It’s not easy to successfully reboot a much-loved film franchise, for every ‘Casino Royale,’ there’s a Tron: Legacy. For every ‘Night Of The Living Dead’, there is ‘Day Of The Dead.’ There’s more of a failing trend than there are positive films being released that stay true to the already established legacy, while still injecting new blood into a franchise that might have already died a death. How many times have you gone to the cinema, or illegally downloaded a film, and been totally excited to see the new reinvention of Michael Myers, or Leatherface, but then became entirely bored by the generic exploits and predictable plot twists? I know that I have countless times; the recent Texas Chainsaw, which although did subvert the norm of the patriarchal tendencies, still didn’t take the final steps that it would need to make it something special.
Evil Dead, on the other hand, excels at what it always did best; being persistently, routinely and overwhelmingly terrifying while still keeping a modicum of the original trilogy alive.
There are some things that needed to be in this film to make it a proper Evil Dead film; one is that everything that seemed normal needed to be made to be terrifying, making the most mundane a possible source of horror, and the other thing are some of the staples of the series; a demonic book, the Raimi-cam, a high severing body parts count, and the most important of all, that chainsaw.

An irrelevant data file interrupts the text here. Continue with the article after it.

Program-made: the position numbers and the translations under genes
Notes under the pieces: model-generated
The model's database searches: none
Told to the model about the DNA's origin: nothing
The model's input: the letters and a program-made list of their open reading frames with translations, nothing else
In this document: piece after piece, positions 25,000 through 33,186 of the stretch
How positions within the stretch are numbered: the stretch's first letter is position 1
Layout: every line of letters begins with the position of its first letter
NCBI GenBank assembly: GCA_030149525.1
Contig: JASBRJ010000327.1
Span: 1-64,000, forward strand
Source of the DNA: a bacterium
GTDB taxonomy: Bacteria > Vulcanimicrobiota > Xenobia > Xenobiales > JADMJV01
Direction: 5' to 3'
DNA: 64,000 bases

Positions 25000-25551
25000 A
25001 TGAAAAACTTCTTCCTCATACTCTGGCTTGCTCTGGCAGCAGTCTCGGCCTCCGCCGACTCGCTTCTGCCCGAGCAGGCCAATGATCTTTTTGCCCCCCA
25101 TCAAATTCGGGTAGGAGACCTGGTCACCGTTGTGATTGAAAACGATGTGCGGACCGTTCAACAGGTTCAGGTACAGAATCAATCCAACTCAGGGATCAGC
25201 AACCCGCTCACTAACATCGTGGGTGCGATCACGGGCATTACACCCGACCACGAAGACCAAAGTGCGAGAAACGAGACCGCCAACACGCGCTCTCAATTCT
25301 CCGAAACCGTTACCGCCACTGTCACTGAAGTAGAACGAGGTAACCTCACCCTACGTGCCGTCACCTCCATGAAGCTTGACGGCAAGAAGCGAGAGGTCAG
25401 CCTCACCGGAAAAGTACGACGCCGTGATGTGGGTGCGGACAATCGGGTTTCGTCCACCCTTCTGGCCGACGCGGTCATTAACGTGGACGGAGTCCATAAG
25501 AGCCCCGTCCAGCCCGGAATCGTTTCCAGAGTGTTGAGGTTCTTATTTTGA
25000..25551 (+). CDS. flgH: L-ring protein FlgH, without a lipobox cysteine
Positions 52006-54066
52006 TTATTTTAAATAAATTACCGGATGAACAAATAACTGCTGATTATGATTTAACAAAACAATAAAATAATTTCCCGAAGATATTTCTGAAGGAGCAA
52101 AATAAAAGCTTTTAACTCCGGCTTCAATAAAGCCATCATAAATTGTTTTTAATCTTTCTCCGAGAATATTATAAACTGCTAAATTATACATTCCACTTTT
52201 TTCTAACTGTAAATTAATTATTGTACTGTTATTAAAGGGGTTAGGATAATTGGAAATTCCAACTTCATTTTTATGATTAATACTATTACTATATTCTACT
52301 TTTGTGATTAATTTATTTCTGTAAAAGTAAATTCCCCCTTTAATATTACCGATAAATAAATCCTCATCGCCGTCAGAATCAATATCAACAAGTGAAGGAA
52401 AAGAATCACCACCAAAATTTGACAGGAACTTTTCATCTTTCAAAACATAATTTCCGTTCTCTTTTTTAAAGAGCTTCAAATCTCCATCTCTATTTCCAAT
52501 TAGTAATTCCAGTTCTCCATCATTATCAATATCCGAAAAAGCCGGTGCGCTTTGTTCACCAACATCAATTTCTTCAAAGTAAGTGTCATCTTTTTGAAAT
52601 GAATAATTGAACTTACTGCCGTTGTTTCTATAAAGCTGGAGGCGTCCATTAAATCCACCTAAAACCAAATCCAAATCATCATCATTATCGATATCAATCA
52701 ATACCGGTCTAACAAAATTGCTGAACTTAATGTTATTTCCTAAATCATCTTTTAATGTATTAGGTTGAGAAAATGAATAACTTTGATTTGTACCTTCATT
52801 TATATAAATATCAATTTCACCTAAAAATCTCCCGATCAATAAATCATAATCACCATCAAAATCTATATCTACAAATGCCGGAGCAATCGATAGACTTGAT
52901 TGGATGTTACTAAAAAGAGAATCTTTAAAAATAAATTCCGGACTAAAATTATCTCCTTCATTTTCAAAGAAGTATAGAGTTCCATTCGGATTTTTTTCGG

Every aspect of the original trilogy that you would expect to see pops up in one way or another during the 91 minutes that makes you think twice about packing a second pair of underwear.
Following an eventful weekend when four friends David (Shiloh Fernandez), Eric (Lou Taylor Pucci), Olivia (Jessica Lucas) and Natalie (Elizabeth Blackmore) (who’s names acrostically spells out DEMON) help one of their friends (played by Suburgatory’s Jane Levy) to kick her addiction from various drugs, which she stupidly throws down the drain when she should sell and buy Pogs with. Things take on a Lovecraftian twinge when the bodies of dead animals are found in the basement and a book, wrapped in a black bag and barbed wire, is brought to the surface and stupidly read aloud.
What follows is a rollercoaster of gore and blood culminating in one of the most grisly scenes that I’ve ever seen, and judging by the reaction of the audience, who tried to move as far away from the screen in their seats as possible, that they had as well. The acting and motives of the characters are sometimes unusual, but before you have time to dwell on that someone is getting their hand smashed about by a hammer and that’s the last thing that you’re worrying about.
If this film does nothing else, it sets up for a whole slew of new Evil Dead films, and as a sequel has already been announced as well as a continuation of the original films with an aim to diverge the timelines, we’re going to get lots of hot chainsaw action slicing before the decade is out. Plus, you can’t have enough of Bruce Campbell. That’s statistically and medically impossible.